Project Number: 3064-11120-002-00
Start Date: Jun 20, 2011
End Date: Nov 30, 2015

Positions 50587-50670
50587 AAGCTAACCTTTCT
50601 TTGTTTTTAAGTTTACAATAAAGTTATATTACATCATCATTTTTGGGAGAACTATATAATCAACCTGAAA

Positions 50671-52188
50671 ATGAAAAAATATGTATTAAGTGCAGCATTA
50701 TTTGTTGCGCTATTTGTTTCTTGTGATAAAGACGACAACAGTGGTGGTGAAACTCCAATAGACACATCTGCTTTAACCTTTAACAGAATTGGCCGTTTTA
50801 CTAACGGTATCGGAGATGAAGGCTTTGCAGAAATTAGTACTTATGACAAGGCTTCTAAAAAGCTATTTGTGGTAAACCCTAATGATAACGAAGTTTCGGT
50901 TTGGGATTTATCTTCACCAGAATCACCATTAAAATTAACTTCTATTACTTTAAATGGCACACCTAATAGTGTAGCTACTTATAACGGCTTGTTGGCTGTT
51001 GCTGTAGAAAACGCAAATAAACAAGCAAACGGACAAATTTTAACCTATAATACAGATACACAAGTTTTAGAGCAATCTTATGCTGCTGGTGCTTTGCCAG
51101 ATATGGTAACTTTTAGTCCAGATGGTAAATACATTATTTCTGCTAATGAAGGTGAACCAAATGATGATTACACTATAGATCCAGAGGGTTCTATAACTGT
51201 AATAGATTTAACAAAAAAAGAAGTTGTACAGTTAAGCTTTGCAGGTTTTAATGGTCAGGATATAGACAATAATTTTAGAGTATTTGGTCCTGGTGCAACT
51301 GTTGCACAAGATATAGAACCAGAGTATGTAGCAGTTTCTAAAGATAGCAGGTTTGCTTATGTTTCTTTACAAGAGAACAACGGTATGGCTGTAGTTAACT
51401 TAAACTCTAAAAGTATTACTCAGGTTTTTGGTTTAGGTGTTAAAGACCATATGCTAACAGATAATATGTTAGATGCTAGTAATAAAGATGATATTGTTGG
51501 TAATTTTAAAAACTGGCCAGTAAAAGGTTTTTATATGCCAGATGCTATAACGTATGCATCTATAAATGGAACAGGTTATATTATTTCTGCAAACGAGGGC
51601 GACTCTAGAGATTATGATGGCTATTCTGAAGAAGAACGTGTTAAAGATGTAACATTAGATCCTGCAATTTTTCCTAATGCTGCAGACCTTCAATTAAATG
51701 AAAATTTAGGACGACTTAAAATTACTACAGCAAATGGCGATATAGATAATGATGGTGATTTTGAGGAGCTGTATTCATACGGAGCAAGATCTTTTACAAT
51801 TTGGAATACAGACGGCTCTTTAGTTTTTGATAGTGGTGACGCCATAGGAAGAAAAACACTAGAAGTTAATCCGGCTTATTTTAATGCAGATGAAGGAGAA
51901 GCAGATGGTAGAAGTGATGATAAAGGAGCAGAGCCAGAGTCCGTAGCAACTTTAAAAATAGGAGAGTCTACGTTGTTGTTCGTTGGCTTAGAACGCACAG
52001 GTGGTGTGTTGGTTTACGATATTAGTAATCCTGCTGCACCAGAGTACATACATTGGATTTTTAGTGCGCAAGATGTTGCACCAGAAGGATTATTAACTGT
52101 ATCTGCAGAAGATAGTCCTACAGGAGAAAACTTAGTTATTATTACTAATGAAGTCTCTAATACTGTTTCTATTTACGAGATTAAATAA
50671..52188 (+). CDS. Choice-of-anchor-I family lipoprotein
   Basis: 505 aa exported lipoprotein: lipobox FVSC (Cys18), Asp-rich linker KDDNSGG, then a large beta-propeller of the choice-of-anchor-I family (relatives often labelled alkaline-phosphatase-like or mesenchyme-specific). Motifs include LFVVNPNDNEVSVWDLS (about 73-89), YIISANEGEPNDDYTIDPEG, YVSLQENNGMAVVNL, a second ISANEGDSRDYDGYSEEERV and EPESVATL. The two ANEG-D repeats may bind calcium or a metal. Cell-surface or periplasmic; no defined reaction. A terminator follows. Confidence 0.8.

Concurrent trends of increased demand for agricultural products, increasingly scarce nonrenewable resources, and accelerating climate change have underscored the need for new and innovative agroecosystems that are resilient, highly productive, effectively utilize renewable resources, and minimize damage to the environment. Determining the relative sustainability of new and innovative agroecosystems requires a detailed understanding of management effects on emerging ecosystem services. Given this context, the goal of this project is to improve understanding of management impacts on greenhouse gas mitigation, carbon storage, and soil biological function. Over a time period of approximately five years, research activities will 1) develop management strategies to decrease net greenhouse gas emissions from cold, semiarid agroecosystems (Objective 1), and develop soil management guidelines to improve soil biophysical properties needed for sustainable production (Objective 2). Approaches to conduct these research activities will include field, laboratory, and greenhouse experiments. Anticipated products from this research include peer-reviewed publications, popular press articles, and web pages. Collectively, these products will serve a broad range of clientele (e.g., agricultural producers, personnel from public and private sector organizations, and scientists), and will contribute to an overall outcome of increased understanding of agroecosystem effects on emerging ecosystem services, with the intent of improving agricultural sustainability. There is a need to quantify management impacts on key metrics associated with ecosystem services, and to assign value to such services by relating to associated production and economic outcomes from sustainable intensification. Our hypothesis is that agricultural production systems characterized by conservation agriculture principles will enhance ecosystem services compared to ‘business as usual’ management practices. We will test this hypothesis by evaluating ecosystem services in contrasting treatments at small plot, field, and farm scales at multiple LTAR sites. Evaluations at both scales will compare ‘business as usual’ management practices with land management systems characterized by one or more principles of conservation agriculture (e.g., increased crop diversity, livestock integration, continuous soil cover, etc.) which match potential sustainable intensification strategies. Each paired comparison will be conducted on similar landscapes and soil types. Measurements will include relevant production and economic metrics and focus on properties and processes associated with provisioning, supporting, and regulating services provided by agroecosystems. Common protocols will be developed for production metrics and all soil measurement procedures will follow common GRACEnet protocols at all locations (Objective 3).